I also paid a flying visit to the brook that has featured a few times recently in my blog. Fishing maggots on a size 14 hook I landed three small roach but had pulls on a couple of decent fish. With the venue running very low and clear, that was about all the action I managed. Fitting in sessions when I can, it was back to the middle Severn for the next outing. Fishing a quivertip rod, a 20g cage feeder was more than sufficient to hold bottom in a river, that like the brook, was struggling due to lack of recent rainfall. This time I set up in a swim that I have fished a couple of times before for perch.

Its a classic overhanging downstream willow peg. With extra depth as well, it’s a good spot when the conditions are such as previously described. The cage feeder was filled with maggots and plugged with brown crumb, while the size 10 hook presented a juicy worm to attract my favourite species. First off though was a very small chub. However, that wasn’t an issue at all. As previously stated, the small fish will give confidence to the bigger ones that something is going on.

More fish from the middle Severn
More fish from the middle Severn

It’s great when a plan works out, as that’s exactly what happened. The initial taps and whittled worms from the hordes of hungry tiddlers suddenly stopped and I knew at that point that something bigger had entered the swim. It could have been a pike of course, but as I then had a number of decent perch, in this instance it wasn’t. Apart from one, they all required the landing net so it was a great way to end the week’s fishing. With five outings this time round I’m getting back to where I should be. It’s always a struggle to balance all the stuff that I do in life and it’s important that fishing doesn’t lose out. More of that in next week’s blog entry.

On August 22 two years ago, the Welsh Premier League season 2014/2015 began. I was at Park Hall, the home of TNS. Like I had done several times before, I paid my money and sat behind the goal in my regular seat, as an anonymous fan. Little did I know that by the time the next home game came round I would be on the balcony with a microphone in one hand and a team sheet in the other. The club had decided to launch a radio show covering matches. Well, although I’m into my third season now, it’s not quite two full years yet. What an incredible journey it’s been. It just shows, doesn’t it, you never know what’s around life’s  corner.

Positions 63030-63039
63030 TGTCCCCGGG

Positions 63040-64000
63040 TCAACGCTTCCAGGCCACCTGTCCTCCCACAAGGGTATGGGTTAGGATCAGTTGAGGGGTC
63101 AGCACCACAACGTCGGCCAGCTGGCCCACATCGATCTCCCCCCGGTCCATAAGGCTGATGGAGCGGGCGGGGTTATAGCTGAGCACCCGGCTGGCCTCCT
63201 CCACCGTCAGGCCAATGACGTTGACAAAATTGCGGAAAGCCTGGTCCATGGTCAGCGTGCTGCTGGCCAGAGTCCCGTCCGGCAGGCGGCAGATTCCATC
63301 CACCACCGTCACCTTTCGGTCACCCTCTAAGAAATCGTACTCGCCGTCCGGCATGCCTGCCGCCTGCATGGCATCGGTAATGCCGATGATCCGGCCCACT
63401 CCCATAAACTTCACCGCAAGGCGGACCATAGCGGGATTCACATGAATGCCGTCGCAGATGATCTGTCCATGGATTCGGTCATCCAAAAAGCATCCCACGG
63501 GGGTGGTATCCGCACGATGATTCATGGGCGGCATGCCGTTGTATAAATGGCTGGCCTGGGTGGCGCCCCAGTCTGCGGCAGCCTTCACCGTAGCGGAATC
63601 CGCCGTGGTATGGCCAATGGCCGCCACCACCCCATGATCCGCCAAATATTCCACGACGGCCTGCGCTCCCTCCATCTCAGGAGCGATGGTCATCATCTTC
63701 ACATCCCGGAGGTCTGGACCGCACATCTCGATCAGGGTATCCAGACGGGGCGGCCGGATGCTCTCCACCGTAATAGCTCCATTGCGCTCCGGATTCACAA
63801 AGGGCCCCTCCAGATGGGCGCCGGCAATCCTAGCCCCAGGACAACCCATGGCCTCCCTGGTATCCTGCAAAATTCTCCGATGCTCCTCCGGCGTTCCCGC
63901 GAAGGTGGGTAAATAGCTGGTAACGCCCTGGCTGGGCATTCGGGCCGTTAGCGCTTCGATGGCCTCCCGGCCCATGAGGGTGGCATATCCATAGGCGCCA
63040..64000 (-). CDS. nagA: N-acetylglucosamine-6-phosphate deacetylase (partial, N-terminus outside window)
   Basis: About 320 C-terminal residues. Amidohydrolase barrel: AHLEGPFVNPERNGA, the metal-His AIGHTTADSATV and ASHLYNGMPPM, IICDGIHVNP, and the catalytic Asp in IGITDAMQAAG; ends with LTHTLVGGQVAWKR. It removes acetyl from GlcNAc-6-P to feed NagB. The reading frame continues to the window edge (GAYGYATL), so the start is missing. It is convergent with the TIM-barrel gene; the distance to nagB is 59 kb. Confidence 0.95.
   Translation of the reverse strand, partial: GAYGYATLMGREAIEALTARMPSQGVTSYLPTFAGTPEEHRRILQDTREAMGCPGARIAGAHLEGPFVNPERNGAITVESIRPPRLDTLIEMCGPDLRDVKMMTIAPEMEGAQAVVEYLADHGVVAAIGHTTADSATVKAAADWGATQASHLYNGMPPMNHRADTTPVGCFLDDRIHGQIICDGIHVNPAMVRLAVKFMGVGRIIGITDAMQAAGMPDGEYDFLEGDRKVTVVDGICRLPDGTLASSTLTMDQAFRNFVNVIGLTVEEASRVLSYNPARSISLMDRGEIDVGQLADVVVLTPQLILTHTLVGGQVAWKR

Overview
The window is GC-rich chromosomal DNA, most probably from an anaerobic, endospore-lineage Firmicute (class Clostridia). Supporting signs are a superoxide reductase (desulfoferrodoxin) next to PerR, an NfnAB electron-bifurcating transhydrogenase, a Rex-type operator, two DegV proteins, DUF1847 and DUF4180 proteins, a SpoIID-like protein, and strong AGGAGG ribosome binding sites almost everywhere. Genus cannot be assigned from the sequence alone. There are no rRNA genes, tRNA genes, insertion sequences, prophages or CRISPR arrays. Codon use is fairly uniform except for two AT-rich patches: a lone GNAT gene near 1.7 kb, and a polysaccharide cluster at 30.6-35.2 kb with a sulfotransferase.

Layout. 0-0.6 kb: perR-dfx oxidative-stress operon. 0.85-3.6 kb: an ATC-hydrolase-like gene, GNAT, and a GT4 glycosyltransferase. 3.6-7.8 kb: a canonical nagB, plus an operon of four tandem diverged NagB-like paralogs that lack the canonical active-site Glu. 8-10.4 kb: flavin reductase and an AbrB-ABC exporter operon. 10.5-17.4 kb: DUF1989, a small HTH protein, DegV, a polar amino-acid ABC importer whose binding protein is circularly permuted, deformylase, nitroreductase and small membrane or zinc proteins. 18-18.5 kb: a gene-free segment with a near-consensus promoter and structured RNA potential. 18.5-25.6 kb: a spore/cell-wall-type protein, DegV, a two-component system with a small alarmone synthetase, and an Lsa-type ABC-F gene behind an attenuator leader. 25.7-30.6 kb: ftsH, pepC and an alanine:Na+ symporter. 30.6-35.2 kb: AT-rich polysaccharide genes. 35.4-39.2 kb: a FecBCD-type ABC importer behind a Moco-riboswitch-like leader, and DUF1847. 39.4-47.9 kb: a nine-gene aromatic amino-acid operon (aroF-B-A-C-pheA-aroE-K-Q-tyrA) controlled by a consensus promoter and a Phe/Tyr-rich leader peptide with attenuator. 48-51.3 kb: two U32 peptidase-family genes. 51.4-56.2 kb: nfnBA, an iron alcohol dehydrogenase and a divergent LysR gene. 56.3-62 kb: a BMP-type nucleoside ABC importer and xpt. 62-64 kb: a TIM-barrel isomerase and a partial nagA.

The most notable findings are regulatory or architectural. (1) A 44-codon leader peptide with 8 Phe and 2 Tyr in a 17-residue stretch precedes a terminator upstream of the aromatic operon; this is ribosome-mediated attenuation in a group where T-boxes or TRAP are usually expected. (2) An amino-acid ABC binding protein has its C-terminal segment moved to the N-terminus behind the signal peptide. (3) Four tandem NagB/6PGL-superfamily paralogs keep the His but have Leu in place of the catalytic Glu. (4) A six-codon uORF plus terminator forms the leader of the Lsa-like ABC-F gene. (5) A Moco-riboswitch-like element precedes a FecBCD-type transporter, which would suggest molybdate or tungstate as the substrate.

Back at Molineux and back on the WPL podcast
Back at Molineux and back on the WPL podcast

Still on the football theme, it was back to Molineux again this week, for my third Wolves game and nineteenth overall of 2016/2017. Taking a 2-0 lead within the first thirteen minutes, it looked like Wolves were cruising. However, within a minute of scoring the second, Cambridge United hit back and in spite of both teams having opportunities, that’s how the game ended. I thoroughly enjoyed being there and although I can’t return to my season ticket days, I’ll certainly do as many games as I can this time round. Back to Wales, it was great this last week to make my second appearance on the Welsh Premier League’s weekly podcast, interviewed by Marc Webber. You can listen to that via the WPL website.

I publish a blog entry every Saturday and this is the 685th consecutive week. Starting in July 2003, it wasn’t even a ‘blog’ back then as I didn’t know about the term. Instead it was Stewart Bloor’s Angling Journal and although the content has expanded in recent times, it still has lots of fishing stuff in there, of course. Why not subscribe to the weekly update, so you get the post in your email inbox as it happens. There is a submission link at the top of the page. In addition, my Twitter and Facebook page links are elsewhere on this page, so why not give them a follow and like respectively. You can also spread this entry via the ‘Share’ facility below. Thanks if you do. See you next week.  (Published August 27 2016)